In Chagai, very few people can read, and fewer still are untouched by the pain of hunger, unemployment, the “disappearances”. But without a doubt the major worry in this mountainous region on the Afghan frontier is water. Not the scarcity of it, as is the case in so many other regions of Balochistan where it seldom rains. Chagai is lucky to have a lot of underground water. There’s only one problem: it causes cancer. In order to achieve a balance of power with India, Pakistan’s arch-enemy, Islamabad exploded five nuclear detonations here in 1998. The villages close to Raspoh Mountain, where the nuclear tests were conducted, were evacuated. But, the last few years have seen a spike in spontaneous abortions, foetal malformations, and many cases of cancer.
Before moving away from Raspoh village, Wazeer went to live with his brother in neighbouring Dalbandid. He says that the water came out yellow from the taps, although for some time now Wazeer has forgotten what colours are. Like many in the area, eye cancer has left him blind. Nobody told him not to wash his face with this water.
“Punjab has treated us like animals for more than 60 years. How could the British have left us in the hands of these people?” laments this old man, his translucent gaze fixed into the ether between daydreams and forgetting.
Life in Baluchistan
The Baloch are a people divided today by the borders of Iran, Afghanistan and Pakistan. They speak an indo-European language close to Kurdish and Farsi, and the majority are Sunni Muslims. It’s estimated that there are a total of 15 million Baloch around the world, including 2 million living in Iran, 8 million in Pakistan and a little less than a million in Afghanistan. The majority of the Baloch diaspora lives in the Persian Gulf, Scandinavia and the U.S.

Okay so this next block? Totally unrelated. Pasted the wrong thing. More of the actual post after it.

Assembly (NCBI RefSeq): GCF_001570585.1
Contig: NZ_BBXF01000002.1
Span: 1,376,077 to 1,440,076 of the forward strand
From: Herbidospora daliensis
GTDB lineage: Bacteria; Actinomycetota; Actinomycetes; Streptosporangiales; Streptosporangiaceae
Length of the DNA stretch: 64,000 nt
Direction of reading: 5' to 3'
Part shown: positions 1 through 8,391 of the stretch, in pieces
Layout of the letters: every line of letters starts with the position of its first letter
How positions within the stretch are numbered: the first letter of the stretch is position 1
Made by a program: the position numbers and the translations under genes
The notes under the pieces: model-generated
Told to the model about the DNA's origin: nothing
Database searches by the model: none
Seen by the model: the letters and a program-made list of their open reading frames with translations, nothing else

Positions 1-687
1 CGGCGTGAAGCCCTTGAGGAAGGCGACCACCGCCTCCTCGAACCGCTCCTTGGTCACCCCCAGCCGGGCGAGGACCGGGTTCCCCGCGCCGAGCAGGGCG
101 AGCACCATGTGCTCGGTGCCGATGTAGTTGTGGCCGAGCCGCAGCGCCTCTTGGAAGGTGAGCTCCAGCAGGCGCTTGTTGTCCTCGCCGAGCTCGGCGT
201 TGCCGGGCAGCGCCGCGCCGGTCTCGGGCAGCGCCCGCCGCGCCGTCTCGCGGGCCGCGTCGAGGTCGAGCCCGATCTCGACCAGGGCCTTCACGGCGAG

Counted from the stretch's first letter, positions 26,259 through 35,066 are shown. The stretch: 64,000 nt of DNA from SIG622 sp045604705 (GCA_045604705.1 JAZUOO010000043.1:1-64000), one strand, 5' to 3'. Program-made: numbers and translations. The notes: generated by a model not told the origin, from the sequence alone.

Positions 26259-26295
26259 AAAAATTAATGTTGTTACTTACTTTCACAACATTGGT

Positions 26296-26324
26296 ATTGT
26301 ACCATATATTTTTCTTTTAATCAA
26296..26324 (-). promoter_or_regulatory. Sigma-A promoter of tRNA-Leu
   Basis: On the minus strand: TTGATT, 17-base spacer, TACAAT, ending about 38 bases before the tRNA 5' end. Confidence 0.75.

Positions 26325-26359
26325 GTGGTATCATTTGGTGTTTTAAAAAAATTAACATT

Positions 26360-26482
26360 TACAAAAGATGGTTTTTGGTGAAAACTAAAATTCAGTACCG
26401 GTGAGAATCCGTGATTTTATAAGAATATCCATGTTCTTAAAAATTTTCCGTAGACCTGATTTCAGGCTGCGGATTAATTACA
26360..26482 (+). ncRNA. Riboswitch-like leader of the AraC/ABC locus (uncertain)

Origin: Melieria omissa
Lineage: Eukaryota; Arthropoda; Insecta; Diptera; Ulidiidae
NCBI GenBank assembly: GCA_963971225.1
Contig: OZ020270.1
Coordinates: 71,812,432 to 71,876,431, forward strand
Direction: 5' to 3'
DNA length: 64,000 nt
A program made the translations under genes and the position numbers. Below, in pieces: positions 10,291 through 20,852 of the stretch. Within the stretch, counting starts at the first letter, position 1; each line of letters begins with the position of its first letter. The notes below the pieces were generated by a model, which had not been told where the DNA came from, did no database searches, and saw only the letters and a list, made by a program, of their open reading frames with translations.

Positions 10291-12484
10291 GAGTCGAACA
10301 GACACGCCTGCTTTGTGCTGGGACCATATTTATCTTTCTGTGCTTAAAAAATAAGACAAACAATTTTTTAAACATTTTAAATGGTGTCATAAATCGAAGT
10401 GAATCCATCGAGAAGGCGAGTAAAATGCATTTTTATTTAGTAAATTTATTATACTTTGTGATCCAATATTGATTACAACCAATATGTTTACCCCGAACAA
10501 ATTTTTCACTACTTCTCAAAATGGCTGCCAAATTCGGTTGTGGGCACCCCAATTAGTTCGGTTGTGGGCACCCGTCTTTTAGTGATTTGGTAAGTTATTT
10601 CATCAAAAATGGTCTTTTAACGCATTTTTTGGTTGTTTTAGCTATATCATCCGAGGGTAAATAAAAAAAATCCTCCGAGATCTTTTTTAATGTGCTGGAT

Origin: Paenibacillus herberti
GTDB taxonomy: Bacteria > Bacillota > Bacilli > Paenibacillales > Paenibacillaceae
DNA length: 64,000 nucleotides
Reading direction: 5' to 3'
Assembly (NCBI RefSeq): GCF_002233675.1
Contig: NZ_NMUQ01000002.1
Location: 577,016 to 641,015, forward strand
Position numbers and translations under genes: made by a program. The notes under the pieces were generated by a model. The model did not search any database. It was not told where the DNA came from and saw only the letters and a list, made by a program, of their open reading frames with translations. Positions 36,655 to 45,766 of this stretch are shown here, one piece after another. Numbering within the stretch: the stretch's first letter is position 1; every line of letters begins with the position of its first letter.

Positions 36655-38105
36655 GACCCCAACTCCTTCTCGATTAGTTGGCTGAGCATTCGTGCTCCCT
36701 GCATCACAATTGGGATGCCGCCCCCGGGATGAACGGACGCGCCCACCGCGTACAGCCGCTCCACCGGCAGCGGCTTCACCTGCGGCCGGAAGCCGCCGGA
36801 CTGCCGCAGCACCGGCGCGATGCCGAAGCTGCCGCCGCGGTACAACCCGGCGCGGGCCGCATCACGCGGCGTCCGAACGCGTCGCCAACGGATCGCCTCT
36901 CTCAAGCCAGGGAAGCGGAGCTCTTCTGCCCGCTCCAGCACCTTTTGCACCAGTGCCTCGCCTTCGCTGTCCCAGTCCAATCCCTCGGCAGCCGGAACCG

Located at the crossroads of the energy highway and with more than 1,000 kilometers of coastline on the Persian Gulf and the Indian Ocean, Baluchistan occupies an incredibly strategic position. It’s also rich in mineral and energy resources.
Baluchistan East is the largest province of Pakistan in terms of land area (44% of the total area), but it is the smallest in terms of population, and also the most underdeveloped. Agriculture is the main source of income, but only a third of the region is arable. Despite its enormous gas and coal reserves, 40% of Balochistan’s energy needs are provided by wood and charcoal.
Three quarters of the women and two thirds of the population over 10 years old are illiterate. At the same time, more than half of school-age children don’t attend school for lack of financial resources and appropriate infrastructure.
Daisann is contributing editor at National Geographic Traveller.